Before learning stuff like “facts” about squirrels, it made me feel smug to think that their attention span was even worse than mine. Popular wisdom used to hold that the fluffy-tailed rodents spent half their lives burying nuts, only to forget about most of them a few minutes later. I figured that was why they generally seemed frantic, always thinking they hadn’t stored any food yet.

The great thing about the whole affair is that tons of butternuts, oaks, hickories and walnuts get planted each fall, mostly in flower boxes, but some in actual forests where they can grow to maturity. As a kid I would see untold numbers of squirrels in parks, on college campuses and around dumpsters, but few in the woods. The latter, I assumed, were lost, or in transit to a day-old bakery outlet.

So it came as a surprise to learn gray squirrels are native to temperate hardwood forests, at home in large unbroken tracts of woods. In fact, squirrels are critical to the survival of many nut-bearing trees. Walnuts, acorns and hickory nuts, which do not tend to waft on the breeze so well, and which soon dry out and degrade on the ground, need someone to cart them off and plant them in the ground.

Gray squirrels can be so numerous in the human domain that they become pests. Photo credit: get down flickr

The irony is that while gray squirrels can be so numerous in the human domain that they become pests, they are disappearing from the forests that depend on them for regeneration. The reason is that most woodlands today are patchwork. In a shocking failure of the free market, it seems no one is making large contiguous tracts of forested land any more, even though they’re increasingly rare.

It’s hard to criticize agriculture, especially if you eat on a regular basis, but clearing land to grow food has fragmented our woods. One problem with breaking up forest land is that animals may need more than just a piece of it at a time.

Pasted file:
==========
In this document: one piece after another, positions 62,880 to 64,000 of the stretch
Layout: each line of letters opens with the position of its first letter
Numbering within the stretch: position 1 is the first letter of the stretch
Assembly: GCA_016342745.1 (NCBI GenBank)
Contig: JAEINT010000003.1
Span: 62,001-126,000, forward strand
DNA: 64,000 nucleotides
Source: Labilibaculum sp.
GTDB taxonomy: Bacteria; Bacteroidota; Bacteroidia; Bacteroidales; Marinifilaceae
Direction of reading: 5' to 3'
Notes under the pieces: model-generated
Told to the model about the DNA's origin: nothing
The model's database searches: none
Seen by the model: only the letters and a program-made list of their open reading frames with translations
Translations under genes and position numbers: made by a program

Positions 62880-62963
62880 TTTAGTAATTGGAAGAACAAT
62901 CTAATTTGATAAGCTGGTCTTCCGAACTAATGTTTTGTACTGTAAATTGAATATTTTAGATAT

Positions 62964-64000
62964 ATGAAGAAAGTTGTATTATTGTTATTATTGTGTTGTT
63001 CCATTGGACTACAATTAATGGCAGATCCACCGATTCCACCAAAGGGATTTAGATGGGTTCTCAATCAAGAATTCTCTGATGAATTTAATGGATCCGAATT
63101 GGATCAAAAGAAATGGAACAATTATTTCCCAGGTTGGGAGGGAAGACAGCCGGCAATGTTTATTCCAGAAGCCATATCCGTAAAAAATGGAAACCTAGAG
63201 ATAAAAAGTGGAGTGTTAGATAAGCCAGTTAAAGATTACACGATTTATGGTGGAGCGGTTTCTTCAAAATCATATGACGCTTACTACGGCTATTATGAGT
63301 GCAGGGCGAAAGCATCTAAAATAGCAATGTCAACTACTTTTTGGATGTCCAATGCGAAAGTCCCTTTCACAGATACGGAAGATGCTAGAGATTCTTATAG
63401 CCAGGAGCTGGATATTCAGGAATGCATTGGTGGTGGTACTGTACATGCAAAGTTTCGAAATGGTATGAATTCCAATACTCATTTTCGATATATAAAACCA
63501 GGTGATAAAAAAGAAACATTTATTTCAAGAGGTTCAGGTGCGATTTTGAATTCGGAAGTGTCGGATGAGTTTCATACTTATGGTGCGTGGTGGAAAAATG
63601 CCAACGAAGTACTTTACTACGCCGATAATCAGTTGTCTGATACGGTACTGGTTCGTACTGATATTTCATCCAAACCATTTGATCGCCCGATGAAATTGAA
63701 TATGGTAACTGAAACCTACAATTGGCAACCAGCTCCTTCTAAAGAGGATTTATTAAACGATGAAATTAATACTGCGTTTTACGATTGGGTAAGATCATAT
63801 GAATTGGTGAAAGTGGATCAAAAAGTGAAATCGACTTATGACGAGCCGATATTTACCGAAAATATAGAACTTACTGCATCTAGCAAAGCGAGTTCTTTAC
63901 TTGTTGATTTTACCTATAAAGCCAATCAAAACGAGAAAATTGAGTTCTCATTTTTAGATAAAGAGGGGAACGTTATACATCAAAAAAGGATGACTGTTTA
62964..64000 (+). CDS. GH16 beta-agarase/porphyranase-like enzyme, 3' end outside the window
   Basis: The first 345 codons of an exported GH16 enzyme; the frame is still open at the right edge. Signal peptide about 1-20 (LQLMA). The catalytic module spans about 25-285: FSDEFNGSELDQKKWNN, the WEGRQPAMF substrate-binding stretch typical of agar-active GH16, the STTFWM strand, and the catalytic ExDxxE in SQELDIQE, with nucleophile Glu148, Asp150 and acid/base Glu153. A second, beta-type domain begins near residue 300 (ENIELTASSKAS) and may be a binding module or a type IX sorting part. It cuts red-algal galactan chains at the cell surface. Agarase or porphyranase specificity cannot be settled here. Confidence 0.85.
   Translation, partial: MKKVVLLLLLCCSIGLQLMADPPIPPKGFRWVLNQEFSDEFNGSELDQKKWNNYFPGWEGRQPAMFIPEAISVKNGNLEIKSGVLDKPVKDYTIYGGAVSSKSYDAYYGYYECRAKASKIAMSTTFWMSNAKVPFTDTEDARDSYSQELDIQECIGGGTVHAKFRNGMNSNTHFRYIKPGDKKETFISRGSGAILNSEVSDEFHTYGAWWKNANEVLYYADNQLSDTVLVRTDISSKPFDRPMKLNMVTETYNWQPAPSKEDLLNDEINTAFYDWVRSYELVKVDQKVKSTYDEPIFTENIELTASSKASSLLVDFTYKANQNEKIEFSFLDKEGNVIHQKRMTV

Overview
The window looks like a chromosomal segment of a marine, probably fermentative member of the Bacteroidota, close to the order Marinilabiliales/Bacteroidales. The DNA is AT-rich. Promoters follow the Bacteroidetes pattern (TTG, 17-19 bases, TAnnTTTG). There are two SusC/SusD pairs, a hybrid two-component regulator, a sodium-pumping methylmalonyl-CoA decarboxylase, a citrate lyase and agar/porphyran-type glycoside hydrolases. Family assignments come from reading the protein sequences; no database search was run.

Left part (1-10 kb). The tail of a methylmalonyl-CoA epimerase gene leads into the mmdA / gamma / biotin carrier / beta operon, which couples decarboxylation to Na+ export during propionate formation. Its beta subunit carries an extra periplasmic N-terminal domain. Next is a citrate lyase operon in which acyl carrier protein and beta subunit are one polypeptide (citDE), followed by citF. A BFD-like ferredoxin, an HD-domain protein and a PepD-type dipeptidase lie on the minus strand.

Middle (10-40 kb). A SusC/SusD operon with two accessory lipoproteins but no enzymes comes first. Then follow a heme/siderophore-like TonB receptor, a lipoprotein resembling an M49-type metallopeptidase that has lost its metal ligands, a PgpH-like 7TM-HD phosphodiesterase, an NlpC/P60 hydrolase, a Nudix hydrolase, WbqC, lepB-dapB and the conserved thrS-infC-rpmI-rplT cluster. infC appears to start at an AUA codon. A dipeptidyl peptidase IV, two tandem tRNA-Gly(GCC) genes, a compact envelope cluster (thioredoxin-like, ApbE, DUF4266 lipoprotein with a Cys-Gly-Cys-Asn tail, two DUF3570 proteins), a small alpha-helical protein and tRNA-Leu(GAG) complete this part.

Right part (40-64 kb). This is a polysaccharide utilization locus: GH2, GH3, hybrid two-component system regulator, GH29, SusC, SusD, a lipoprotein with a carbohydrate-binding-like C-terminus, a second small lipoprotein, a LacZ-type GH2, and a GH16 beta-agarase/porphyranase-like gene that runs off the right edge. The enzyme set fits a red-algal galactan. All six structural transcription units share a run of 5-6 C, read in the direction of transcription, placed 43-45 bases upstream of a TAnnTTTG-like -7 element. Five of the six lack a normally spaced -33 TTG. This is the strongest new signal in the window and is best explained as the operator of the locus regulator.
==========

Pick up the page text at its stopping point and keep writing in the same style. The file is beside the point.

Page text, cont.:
Gray squirrels have large, shared territories with no real borders. Although they are great at things like tree planting and eating the faces off Halloween pumpkins, they’re not so good at running across fields to the next patch of trees. Well the running works OK, but not the looking out for predators. Gray squirrels evolved in a world where hiding places grew on trees. As a result, predation was low. But since the time they have been forced to hike out in the open, hawks, coyotes and foxes have taken a bite out of wild squirrel populations.

Red squirrels, however, are moving into habitats once occupied by gray squirrels. It seems logical to think that an army of red, fluffy nut-planters would be just as good as propagating an oak-hickory forest as the gray, fluffy sort were. Not so. The reds, which evolved among conifers, are accustomed to stashing pine, spruce and fir cones in hollow trees or right out in the open. When they encountered acorns and nuts, they carried on with this tradition. In the open-air caches of the red squirrels, tree nuts desiccate and become non-viable. Nothing gets planted. Also, red squirrels have smaller, discrete territories they do not share, so they’re not as apt as the grays to gallivant over to a nearby block of trees, and thus they avoid those pesky carnivores. In this way they’re better adapted to a fragmented forest than the grays are.

Getting back to forgetfulness, science has polished up the reputation of gray squirrels by observing them. Evidently no one thought of doing this novel procedure until 1990. That’s when Lucia F. Jacobs and Emily R. Lyman of Princeton University’s Biology Department set up a series of nut-caching experiments with gray squirrels. And hopefully a few interns as well. Their impressive article was published in the Journal of Animal Behavior in 1991, and is readily available online in case anyone has an attention span longer than mine.

I should mention that gray squirrels are considered “scatter hoarders,” stashing nuts and acorns all over the place. They tend to dig them up and rebury them as many as five times prior to winter, possibly to confound greedy neighbors or pilfering jays. Each successive re-cache takes them farther and farther from the parent tree, which is good in terms of forest ecology.

Jacob and Lyons concluded that even after waiting 12 days, gray squirrels quickly located about 2/3 of the nuts they buried, but that they also exhumed a few that weren’t theirs. However, each squirrel managed to end with at least 90% of the original number provided by researchers. This shows that memory is the primary means of locating cached tree nuts. And that while they don’t plant as many trees as we once thought, they make up for it by planting each one many times.